Empress Yang Ji
Empress Yan Ji (閻姬) (died 126), formally Empress Ansi (安思皇后, literally “the peaceful and deep-thinking empress”), was an empress during Han Dynasty. Her husband was Emperor An. She was known for her conspiratorial and nepotistic behavior, both as empress and (briefly) as empress dowager. However, her plan, along with her brothers, to hold on to power for a long time ultimately resulted in failure and the deaths of her clan members.
When Lady Yan was young, she was described as intelligent and beautiful. In 114, she was selected as an imperial consort for Emperor An, who was 20, and she quickly became his favorite. On 1 June 115, he created her empress—even though she was also described as jealous, to the extent that that year, she poisoned Consort Li, who had given birth to a son of the emperor, Liu Bao (劉保).
During most of Emperor An’s reign, he was mostly overshadowed by his regent, Empress Dowager Deng Sui. But after Empress Dowager Deng died in April 121, he asserted his authority and put a number of his trusted individuals in power to displace the late empress dowager’s family, many of whom were forced to commit suicide. Among these entrusted individuals were Empress Yan’s brothers Yan Xian (閻顯), Yan Jing (閻景), Yan Yao (閻耀), and Yan Yan (閻晏), all were powerful, particularly Xian who was both reliable and powerful.
Empress Yan herself influenced her husband in his actions greatly, much to the detriment of the empire. It is said that from the beginning she was trying to gain power after her husband’s death and tried to eliminate the opposition, establish her own clan in key positions and collect a bunch of officials, generals, and eunuchs close to the emperor. In 124, she falsely accused nine-year-old Prince Bao, who had been made crown prince because he was Emperor An’s only son, of crimes, and Emperor An deposed Prince Bao and created him Prince of Jiyin.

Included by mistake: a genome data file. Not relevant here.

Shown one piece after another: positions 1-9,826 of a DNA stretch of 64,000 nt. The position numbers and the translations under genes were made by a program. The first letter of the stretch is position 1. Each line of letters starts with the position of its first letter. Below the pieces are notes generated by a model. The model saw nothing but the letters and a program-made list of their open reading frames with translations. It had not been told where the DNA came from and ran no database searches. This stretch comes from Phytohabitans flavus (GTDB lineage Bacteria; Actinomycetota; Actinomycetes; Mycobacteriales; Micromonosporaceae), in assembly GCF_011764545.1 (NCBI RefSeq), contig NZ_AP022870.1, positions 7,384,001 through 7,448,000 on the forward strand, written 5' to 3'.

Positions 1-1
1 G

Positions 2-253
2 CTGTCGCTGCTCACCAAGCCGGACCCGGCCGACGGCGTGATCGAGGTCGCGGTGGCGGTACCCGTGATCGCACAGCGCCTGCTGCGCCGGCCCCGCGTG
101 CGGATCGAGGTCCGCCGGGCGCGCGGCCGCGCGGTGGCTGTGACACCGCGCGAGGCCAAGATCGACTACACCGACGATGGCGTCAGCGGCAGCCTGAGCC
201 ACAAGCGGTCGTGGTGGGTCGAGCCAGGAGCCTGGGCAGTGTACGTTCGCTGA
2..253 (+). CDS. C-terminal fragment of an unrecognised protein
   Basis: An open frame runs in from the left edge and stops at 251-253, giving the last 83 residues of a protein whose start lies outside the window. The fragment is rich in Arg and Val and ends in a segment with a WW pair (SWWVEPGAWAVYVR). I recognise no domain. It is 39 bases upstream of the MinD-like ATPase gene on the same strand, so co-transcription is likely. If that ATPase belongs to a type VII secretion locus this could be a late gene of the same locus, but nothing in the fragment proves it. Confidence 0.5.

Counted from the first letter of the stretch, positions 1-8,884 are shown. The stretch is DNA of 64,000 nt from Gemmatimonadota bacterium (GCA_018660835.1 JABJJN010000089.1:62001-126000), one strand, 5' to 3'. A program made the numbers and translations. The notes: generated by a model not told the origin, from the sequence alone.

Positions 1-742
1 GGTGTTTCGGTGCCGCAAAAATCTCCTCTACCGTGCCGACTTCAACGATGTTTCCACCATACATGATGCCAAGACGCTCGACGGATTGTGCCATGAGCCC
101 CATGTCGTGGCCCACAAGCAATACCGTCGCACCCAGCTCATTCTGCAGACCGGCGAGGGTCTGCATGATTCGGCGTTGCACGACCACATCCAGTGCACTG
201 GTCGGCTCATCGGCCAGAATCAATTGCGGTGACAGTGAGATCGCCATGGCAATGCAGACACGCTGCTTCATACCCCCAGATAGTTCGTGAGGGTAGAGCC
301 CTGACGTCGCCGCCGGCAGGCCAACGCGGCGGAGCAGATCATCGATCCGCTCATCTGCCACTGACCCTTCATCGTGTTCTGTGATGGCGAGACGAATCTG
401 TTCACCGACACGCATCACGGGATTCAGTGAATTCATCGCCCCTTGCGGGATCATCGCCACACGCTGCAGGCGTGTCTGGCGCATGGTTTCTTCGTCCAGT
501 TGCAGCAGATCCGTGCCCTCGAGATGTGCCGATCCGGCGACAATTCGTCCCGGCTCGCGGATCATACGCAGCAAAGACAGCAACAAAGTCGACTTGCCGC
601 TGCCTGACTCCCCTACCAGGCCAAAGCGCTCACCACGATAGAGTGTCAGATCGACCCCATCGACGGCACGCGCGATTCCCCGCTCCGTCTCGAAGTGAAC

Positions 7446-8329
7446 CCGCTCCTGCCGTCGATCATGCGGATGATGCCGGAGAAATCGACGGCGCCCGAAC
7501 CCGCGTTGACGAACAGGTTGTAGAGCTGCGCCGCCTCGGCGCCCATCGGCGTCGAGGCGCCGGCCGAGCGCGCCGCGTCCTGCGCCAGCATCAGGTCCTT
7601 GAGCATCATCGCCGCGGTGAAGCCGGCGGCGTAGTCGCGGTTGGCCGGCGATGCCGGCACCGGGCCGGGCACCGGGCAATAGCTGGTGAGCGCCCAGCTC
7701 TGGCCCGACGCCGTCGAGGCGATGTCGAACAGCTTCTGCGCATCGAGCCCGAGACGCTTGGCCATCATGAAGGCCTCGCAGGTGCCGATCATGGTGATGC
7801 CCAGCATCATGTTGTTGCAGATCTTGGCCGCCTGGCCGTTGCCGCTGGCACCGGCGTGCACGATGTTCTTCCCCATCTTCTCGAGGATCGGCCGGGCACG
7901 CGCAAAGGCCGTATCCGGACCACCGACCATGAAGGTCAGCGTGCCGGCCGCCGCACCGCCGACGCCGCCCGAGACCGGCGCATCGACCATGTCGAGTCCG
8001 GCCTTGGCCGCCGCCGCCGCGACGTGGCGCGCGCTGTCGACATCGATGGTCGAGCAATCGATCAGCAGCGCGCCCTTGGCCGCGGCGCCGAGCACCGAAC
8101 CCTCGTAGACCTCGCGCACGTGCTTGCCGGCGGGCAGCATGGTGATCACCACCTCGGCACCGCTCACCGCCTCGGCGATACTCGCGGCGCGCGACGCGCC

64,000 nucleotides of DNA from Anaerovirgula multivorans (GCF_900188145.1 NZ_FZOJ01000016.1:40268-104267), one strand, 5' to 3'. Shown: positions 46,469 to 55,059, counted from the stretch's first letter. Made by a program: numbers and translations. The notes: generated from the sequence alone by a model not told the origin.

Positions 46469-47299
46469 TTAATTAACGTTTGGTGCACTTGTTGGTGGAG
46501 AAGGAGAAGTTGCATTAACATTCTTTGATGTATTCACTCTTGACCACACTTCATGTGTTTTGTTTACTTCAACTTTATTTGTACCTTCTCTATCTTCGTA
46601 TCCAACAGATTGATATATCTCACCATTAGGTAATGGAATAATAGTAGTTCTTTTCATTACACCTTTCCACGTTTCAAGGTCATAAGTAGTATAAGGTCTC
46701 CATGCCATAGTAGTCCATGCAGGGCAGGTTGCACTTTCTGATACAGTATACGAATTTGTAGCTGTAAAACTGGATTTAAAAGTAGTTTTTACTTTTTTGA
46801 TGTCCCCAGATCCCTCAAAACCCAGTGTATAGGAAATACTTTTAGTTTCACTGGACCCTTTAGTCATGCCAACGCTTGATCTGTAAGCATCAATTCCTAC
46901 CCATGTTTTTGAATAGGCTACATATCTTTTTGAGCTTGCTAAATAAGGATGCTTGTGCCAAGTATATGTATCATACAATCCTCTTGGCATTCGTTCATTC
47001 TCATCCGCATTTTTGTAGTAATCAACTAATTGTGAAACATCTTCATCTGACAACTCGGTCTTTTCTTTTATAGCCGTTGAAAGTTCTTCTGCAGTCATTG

Emperor An of Han (Chinese: 漢安帝; pinyin: Hàn Ān Dì; Wade–Giles: Han An-ti; 94 – 30 April 125) was an emperor of the Chinese Han Dynasty and the sixth emperor of the Eastern Han, ruling from 106 to 125. He was a grandson of Emperor Zhang.
When her infant stepson Emperor Shang succeeded to the throne in February 106, Empress Dowager Deng kept the then-12-year-old Crown Prince Liu Hu in the capital Luoyang as insurance against the infant emperor’s death and the successor to the throne. Prince Hu ascended the throne and became emperor when Emperor Shang died in September 106. However, Empress Dowager Deng still remained as regent until her death in April 121. Thereafter, Emperor An removed many of her relatives from the government and many of them committed suicide, probably under duress.
Emperor An did little to revive the withering dynasty. He began to indulge himself in women and heavy drinking and paid little attention to affairs of state, instead leaving matters to corrupt eunuchs. In this way, he effectively became the first emperor in Han history to encourage corruption. He also trusted his wife Empress Yan Ji and her family deeply, despite their obvious corruption. At the same time, droughts ravaged the country while peasants rose up in arms. In April 125, Emperor An died while traveling to Nanyang. He was only 31.
About this Portrait
Chinese watercolor, on silk. The Chinese Empresses Collection
Painted by Xiang Li
75 x 36 inches